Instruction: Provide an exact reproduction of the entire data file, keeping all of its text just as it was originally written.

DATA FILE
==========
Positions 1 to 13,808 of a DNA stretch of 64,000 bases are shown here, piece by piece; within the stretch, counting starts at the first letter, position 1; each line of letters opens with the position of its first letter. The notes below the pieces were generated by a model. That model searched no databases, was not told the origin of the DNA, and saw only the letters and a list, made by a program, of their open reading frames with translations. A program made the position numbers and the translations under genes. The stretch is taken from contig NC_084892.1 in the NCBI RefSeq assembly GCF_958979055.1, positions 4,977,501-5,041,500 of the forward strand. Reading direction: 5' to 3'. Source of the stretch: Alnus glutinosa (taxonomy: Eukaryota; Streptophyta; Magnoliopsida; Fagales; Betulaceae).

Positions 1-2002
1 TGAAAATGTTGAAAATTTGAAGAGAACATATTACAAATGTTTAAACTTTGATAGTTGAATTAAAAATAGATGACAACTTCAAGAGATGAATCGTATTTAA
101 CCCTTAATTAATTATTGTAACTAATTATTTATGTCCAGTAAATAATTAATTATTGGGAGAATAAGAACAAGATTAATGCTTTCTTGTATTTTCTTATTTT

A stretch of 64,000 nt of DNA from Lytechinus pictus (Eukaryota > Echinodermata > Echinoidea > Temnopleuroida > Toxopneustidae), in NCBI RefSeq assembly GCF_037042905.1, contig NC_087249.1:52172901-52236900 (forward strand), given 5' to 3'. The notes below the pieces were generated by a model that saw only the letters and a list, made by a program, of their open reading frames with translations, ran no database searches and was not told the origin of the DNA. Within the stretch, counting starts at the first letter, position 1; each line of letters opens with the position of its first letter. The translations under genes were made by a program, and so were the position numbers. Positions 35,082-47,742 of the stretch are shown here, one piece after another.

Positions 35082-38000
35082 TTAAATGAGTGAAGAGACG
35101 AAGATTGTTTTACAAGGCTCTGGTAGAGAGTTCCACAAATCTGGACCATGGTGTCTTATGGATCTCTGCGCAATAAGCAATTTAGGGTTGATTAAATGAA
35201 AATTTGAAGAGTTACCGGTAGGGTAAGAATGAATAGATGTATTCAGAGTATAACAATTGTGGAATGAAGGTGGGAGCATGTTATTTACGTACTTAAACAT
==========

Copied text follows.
Positions 1 to 13,808 of a DNA stretch of 64,000 bases are shown here, piece by piece; within the stretch, counting starts at the first letter, position 1; each line of letters opens with the position of its first letter. The notes below the pieces were generated by a model. That model searched no databases, was not told the origin of the DNA, and saw only the letters and a list, made by a program, of their open reading frames with translations. A program made the position numbers and the translations under genes. The stretch is taken from contig NC_084892.1 in the NCBI RefSeq assembly GCF_958979055.1, positions 4,977,501-5,041,500 of the forward strand. Reading direction: 5' to 3'. Source of the stretch: Alnus glutinosa (taxonomy: Eukaryota; Streptophyta; Magnoliopsida; Fagales; Betulaceae).

Positions 1-2002
1 TGAAAATGTTGAAAATTTGAAGAGAACATATTACAAATGTTTAAACTTTGATAGTTGAATTAAAAATAGATGACAACTTCAAGAGATGAATCGTATTTAA
101 CCCTTAATTAATTATTGTAACTAATTATTTATGTCCAGTAAATAATTAATTATTGGGAGAATAAGAACAAGATTAATGCTTTCTTGTATTTTCTTATTTT

A stretch of 64,000 nt of DNA from Lytechinus pictus (Eukaryota > Echinodermata > Echinoidea > Temnopleuroida > Toxopneustidae), in NCBI RefSeq assembly GCF_037042905.1, contig NC_087249.1:52172901-52236900 (forward strand), given 5' to 3'. The notes below the pieces were generated by a model that saw only the letters and a list, made by a program, of their open reading frames with translations, ran no database searches and was not told the origin of the DNA. Within the stretch, counting starts at the first letter, position 1; each line of letters opens with the position of its first letter. The translations under genes were made by a program, and so were the position numbers. Positions 35,082-47,742 of the stretch are shown here, one piece after another.

Positions 35082-38000
35082 TTAAATGAGTGAAGAGACG
35101 AAGATTGTTTTACAAGGCTCTGGTAGAGAGTTCCACAAATCTGGACCATGGTGTCTTATGGATCTCTGCGCAATAAGCAATTTAGGGTTGATTAAATGAA
35201 AATTTGAAGAGTTACCGGTAGGGTAAGAATGAATAGATGTATTCAGAGTATAACAATTGTGGAATGAAGGTGGGAGCATGTTATTTACGTACTTAAACAT